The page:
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Cambridge General Certificate of Education Ordinary Level
3204 Bengali June 2015
Principal Examiner Report for Teachers

BENGALI
Paper 3204/01
Composition
Key message
To do well on this paper, candidates should:





write accurately
use a wide range of vocabulary and structures
provide a range of well-developed ideas
ensure their essays are fully relevant to the chosen topic, well organised and coherent.

General comments
Most candidates performed quite well this year. All candidates attempted to answer the essay questions in
both parts of the question paper. Many presented work of outstanding quality and achieved high marks as a
result. Others struggled for a variety of reasons, including: forgetting to refer to all the bullet points in
Section A or to all parts of the question in Section B; irrelevance to the task set; major spelling errors; the
use of informal language, including colloquialisms; and unidiomatic words or phrases. A large number of
candidates ended up crossing out several parts of their work for the sake of staying within the limit,
especially in Section A. In some cases important parts were deleted as a result, which could have been
avoided by devising an essay plan before starting to write.
Comments on specific questions
Section A
Question 1
Candidates were required to write a letter of complaint to a hotel, expressing frustration with the poor service
received and demanding compensation. The vast majority of candidates referred to bullet points one and
two to good effect, although some responses to bullet point three were not quite as convincing or well
considered. In response to bullet point four, a large number of candidates neglected to specify the three
ways in which they wished to be compensated for the poor service and suggested how the service could be
improved instead, which was not what was asked. It is therefore crucial that candidates are reminded to
read the all parts of the question thoroughly if they wish to achieve full marks for the content of their answer.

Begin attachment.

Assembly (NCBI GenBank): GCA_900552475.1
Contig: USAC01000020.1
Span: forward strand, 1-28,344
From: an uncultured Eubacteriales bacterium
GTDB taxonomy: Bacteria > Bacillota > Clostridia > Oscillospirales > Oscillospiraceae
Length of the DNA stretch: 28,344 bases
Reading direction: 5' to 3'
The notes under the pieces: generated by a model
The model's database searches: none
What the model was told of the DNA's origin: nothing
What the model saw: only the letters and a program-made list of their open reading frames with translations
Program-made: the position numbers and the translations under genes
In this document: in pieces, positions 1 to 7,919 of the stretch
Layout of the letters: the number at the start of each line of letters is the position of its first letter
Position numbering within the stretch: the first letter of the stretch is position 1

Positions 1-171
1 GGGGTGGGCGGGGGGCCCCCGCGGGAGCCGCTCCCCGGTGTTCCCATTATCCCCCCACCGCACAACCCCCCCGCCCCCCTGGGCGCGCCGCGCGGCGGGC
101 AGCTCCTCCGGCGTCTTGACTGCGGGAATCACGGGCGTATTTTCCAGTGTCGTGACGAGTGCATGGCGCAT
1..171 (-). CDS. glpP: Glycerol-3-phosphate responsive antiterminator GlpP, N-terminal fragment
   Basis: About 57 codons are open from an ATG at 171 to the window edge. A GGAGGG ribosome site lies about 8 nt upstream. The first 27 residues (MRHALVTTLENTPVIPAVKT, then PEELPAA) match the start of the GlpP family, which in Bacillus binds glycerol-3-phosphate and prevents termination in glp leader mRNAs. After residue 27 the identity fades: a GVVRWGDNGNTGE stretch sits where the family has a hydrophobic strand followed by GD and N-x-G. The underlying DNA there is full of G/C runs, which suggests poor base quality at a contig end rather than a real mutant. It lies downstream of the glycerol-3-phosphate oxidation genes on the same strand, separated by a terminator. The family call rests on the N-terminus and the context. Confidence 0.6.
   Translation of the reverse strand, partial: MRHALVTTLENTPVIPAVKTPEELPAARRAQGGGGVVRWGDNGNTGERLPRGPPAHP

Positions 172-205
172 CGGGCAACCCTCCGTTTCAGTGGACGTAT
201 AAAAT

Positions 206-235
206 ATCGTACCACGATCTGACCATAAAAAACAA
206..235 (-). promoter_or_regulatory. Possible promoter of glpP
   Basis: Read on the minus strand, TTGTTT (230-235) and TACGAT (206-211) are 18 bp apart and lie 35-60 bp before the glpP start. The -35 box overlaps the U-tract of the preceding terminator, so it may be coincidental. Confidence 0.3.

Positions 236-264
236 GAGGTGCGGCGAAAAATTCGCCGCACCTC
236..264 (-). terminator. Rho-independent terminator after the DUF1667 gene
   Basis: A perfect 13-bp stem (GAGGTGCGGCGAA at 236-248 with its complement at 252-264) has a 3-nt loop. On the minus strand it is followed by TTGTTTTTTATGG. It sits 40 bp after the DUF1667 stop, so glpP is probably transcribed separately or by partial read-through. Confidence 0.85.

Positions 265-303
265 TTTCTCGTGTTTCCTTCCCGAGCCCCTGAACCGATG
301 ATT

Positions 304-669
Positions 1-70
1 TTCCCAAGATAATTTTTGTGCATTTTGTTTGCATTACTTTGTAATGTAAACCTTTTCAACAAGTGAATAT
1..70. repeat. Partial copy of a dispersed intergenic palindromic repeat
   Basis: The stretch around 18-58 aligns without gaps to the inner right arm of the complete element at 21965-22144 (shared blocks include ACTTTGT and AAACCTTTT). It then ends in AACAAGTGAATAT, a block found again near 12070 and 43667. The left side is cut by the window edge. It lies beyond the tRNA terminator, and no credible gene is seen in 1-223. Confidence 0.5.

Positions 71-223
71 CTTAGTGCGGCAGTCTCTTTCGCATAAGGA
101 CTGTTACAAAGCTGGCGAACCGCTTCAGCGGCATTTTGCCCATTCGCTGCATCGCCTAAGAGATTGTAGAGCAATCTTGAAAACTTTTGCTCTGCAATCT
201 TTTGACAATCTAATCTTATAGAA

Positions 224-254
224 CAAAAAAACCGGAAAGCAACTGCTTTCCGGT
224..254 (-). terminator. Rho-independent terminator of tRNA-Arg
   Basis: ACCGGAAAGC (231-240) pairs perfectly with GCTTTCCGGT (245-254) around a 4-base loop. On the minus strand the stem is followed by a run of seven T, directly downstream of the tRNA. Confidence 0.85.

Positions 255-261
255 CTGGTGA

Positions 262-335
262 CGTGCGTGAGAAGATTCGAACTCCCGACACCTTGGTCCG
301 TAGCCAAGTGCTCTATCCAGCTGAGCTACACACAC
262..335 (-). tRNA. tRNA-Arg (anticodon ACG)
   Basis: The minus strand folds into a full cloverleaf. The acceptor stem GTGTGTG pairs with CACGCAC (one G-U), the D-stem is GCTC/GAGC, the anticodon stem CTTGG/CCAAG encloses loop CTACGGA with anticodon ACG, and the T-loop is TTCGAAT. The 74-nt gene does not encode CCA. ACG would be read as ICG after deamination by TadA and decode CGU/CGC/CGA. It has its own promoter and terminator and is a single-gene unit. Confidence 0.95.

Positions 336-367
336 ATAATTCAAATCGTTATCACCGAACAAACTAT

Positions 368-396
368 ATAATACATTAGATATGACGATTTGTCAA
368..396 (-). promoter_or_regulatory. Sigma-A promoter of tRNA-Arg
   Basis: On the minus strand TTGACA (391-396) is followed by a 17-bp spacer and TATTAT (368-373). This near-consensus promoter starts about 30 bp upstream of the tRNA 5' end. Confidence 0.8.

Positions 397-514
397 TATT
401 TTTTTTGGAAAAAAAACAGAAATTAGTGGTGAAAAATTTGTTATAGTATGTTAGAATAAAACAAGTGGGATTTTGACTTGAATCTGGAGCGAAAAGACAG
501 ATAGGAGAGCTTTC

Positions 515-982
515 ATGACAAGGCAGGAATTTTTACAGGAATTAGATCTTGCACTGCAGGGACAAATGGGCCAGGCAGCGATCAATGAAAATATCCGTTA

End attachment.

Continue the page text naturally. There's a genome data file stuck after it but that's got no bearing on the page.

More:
Question 2
Candidates needed to write a speech on the computer as a tool for providing entertainment. Whilst some
candidates referred to all bullet points, addressing possible advantages and disadvantages of the computer
as a source of entertainment, others appeared to have overlooked the word ‘entertainment’ and wrote on
three unrelated aspects of computer usage, which inhibited their marks for Content. Not everyone was able
to formulate a suitable conclusion to their speech in response to the fourth bullet point. Some ended their
speech without a conclusion or simply wrote ‘thank you for listening to my speech,’ preventing the award of
full marks. As mentioned under Question 1, candidates must read the question very carefully if they wish to
achieve the highest marks.
Question 3
Candidates were required to write an essay on a solitary midday. Among those who attempted this topic,
many ignored the word ‘solitary’ and described a more vivacious noon-time atmosphere. A few others wrote
a narrative about an outing with friends or family or even described a ‘memorable day’. It is therefore
important to reiterate that candidates refer to all parts of the question to ensure their response is fully
relevant, not just to certain aspects of it.

© 2015

Cambridge General Certificate of Education Ordinary Level
3204 Bengali June 2015
Principal Examiner Report for Teachers
Question 4
In this question candidates were expected to write about the importance of Bengali language and culture.
Strong candidates managed to establish their argument in a logical and convincing way. Some of the
weaker candidates started their essay with an appropriate introduction but soon tended to drift away from the
theme. Others didn’t engage with Bengali culture or the Bengali language but focused their efforts on writing
on episodes in Bengali history, especially the Bangladesh War of Independence, which shows how important
it is that candidates take the time to read and reflect properly on the essay question set.
Question 5
Candidates were required to discuss whether physical education should be compulsory at school.
Candidates were also expected to express their personal opinion with valid and logical arguments. Some
candidates wrote essays on the general importance of sports that lacked sufficient reference to task set. A
proper essay plan and careful consideration of the specific demands of the question would very likely have
boosted the score of these candidates.

© 2015

Cambridge General Certificate of Education Ordinary Level
3204 Bengali June 2015
Principal Examiner Report for Teachers

BENGALI
Paper 3204/02
Language Usage and Comprehension

Key messages
In order to do well in this paper, candidates need to make sure that they express themselves in clear, correct
and concise language.
In addition, candidates need to:










show that they can understand and adequately convey information